Diving Into 5G: The Future Of Network Connectivity

Diving into 5G: The Future of Network Connectivity

5G is a game-changing proposition for the communication services industry. People are demanding faster and faster network speeds, and 5G offers a combination of that speed, as well as “capacity, reliability, and ultra-low latency required for mission critical services and the growth of massive IoT.” 5G surrounds the idea of connecting devices and creating smart cities with applications to healthcare, retail, and utilities among others

Verizon (NYSE:VZ) was the “first” service provider in the US to truly tap the 5G market. 5G is currently a $21.5B market, and is expected to reach $85B by the end of 2023, increasing at a CAGR of 31.9%. Verizon has strong growth prospects if they can realize this growth, and are currently undervalued according to my calculations.

The ability to get into 5G is currently hindered by a lack of devices and lack of infrastructure able to support it. Even though Apple (NASDAQ:AAPL) has patched things up with Qualcomm (NASDAQ:QCOM), they aren’t expected to offer a 5G iPhone until halfway through 2020. Samsung (OTC:SSNLF), Huawei, and LG (OTC:LGEAF) are all set to release their 5G devices, which will help Verizon continue to expand out their 5G network. However, due to the time lag, 5G benefits won’t be realized until 2021.

However, the world infrastructure, despite people’s demands, really isn’t ready for 5G. The faster data speeds, quicker response times, and increased connectivity are all benefits, but applying the technology across different industries will require time and effort. Building out the number of cell sites, as well as the cost investment in the spectrum are both hindrances to streamlined development of 5G.

Crown Castle International (NYSE:CCI) is on the front lines of infrastructure development, and has promising growth prospects as the wireless carriers, like Verizon, look for fiber-fed small cell sites to fuel the 5G evolution. The company has strong revenue growth, and stands to benefit greatly from building out new communication sites.

Source: Business Wire

The Nuances Of The Technology: What Is 5G?

However, the Utilities Technology Council is warning that rolling out the 5G network without ensuring that the underlying electronic grid can handle the technology will be harmful. Right now, there isn’t a 5G government policy. And there are a host of issues with the technology, including the aforementioned lack of infrastructure of spectrum provision for both utilities and communications, and health concerns due to the increased frequency of the microwave bands.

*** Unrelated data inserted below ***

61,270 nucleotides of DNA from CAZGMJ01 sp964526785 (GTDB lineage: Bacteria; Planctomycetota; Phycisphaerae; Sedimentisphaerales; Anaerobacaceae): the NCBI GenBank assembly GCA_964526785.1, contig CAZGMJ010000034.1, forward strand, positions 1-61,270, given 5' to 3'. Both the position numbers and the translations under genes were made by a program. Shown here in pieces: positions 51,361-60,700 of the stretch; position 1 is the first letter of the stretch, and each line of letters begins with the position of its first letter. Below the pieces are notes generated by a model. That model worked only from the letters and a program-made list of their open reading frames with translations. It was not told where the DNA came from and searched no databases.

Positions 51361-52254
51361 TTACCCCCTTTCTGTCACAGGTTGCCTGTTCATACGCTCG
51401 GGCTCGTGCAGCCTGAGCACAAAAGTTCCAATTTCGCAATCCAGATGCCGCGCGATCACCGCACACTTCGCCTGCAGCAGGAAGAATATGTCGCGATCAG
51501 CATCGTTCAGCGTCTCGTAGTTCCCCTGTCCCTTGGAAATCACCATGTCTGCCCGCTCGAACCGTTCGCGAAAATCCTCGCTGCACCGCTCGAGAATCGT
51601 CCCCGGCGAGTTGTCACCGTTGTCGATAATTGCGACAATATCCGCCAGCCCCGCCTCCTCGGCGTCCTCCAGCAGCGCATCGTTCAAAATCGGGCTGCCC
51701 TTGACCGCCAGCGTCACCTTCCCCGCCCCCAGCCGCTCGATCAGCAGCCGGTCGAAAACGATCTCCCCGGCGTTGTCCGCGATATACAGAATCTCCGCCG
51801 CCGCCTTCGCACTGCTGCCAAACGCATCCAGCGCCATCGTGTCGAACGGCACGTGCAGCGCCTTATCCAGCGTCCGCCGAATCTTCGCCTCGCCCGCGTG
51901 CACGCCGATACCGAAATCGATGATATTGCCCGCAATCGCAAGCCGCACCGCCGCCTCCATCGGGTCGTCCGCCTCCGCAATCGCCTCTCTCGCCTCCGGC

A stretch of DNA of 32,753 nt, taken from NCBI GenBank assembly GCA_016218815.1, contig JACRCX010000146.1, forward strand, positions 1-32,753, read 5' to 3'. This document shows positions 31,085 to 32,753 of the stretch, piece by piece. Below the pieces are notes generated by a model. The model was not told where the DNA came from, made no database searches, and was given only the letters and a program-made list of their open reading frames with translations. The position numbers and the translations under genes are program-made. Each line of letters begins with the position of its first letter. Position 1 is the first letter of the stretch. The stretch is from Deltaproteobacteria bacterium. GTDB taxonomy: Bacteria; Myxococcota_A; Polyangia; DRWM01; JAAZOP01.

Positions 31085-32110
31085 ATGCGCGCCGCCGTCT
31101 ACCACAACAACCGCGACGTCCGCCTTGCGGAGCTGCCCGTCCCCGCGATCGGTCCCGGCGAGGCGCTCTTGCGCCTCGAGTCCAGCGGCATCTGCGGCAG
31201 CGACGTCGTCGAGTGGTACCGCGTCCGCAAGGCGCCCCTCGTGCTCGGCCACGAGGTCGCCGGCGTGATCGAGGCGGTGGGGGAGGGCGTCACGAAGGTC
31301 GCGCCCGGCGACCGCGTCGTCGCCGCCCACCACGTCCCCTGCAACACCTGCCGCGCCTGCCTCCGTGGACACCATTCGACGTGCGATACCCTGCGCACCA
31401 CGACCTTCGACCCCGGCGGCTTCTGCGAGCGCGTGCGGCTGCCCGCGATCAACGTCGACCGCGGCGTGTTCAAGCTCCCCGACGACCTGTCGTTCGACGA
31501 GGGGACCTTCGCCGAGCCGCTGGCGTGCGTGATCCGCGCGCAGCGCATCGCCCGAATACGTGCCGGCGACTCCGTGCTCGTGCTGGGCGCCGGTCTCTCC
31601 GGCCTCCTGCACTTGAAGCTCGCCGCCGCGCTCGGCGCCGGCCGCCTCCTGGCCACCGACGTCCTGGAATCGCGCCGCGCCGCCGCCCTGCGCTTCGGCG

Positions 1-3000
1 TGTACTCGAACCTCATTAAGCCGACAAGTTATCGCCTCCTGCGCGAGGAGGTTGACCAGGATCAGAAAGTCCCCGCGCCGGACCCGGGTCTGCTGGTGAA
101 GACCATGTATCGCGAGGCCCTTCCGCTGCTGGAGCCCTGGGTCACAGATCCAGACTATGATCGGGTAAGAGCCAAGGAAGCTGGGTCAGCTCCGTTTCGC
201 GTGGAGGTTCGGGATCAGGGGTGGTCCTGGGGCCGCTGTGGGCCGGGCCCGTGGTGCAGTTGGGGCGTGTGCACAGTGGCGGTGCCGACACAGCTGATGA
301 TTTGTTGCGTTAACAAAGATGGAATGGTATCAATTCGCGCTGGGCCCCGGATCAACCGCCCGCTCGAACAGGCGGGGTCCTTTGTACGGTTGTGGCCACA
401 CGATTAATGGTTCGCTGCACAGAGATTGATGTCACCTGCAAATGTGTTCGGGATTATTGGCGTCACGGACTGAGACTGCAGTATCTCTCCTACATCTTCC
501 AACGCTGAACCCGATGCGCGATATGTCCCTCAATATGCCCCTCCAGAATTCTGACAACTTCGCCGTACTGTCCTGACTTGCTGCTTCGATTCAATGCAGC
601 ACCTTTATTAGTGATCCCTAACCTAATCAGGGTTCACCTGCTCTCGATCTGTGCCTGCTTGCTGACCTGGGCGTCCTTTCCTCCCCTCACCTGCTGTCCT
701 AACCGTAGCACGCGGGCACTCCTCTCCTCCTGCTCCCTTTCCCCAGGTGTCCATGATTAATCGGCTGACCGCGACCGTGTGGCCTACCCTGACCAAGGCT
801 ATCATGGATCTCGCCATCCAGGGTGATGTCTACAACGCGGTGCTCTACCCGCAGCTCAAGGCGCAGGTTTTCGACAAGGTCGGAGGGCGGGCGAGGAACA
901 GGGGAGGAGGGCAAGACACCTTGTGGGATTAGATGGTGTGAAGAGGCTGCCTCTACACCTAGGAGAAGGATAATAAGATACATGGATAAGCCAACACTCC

Source: Financial Times

There are also issues of backhaul, or connecting cell towers to a core network, which will make the 5G cells more expensive due to the sheer number of them. Finding space for the sites is problematic, and the cost of maintaining power sources to provide electricity is high. Obtaining local permits to actually build the base stations is expensive both in terms of dollar cost and time cost. Considering that local and muni governments have zoning authority over both cell towers and base stations, the carriers might have a hard time getting the necessary infrastructure built out for 5G.

Source: UTC

There is also an inherent trade-off in 5G. You cannot have both high capacity and high coverage. 5G operates throughout the entire radio spectrum, and requires access to all of the available bands. 700MHz is required for the more rural areas, as it can travel well over terrain and other obstructions. 3.4-3.8 GHz is mid-range, can carry a higher amount of traffic and serve smartphones and smartwatches. High-band, 24.25-27.5 GHz require several small cells in a localized area to work, as they are easily blocked by obstructions and do not travel far.

Source: UTC

Verizon relies exclusively on high-band mmWave technology. That puts them at a key disadvantage compared to T-Mobile (NASDAQ:TMUS), which uses all spectrum bands. However, T-Mobile, is relying on Sprint (NYSE:S) to access the mid-band spectrum, and the likelihood of that merger getting approved is low.

Also, T-Mobile delayed their launch until at least Q3 2019 because the phones that are currently available can only use mmWave technology and can’t fully support all of the airwaves that T-Mobile is using. Sprint is planning to launch their 5G service this year, under Google Fi (NASDAQ:GOOG) (NASDAQ:GOOGL). But Sprint does not own licenses to wireless airwaves, so they can’t market millimeter wave coverage. Instead, they are operating on the mid-band spectrum, which is faster than 4G LTE, but really isn’t much to get excited about. AT&T (NYSE:T) has only provided 5G to businesses, compared to Verizon’s regular consumer reach.

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Disclaimer: These views are not investment advice, and should not be interpreted as such. These views are my own, and do not represent my employer. Trading has risk. Big risk. Make sure that you can ...

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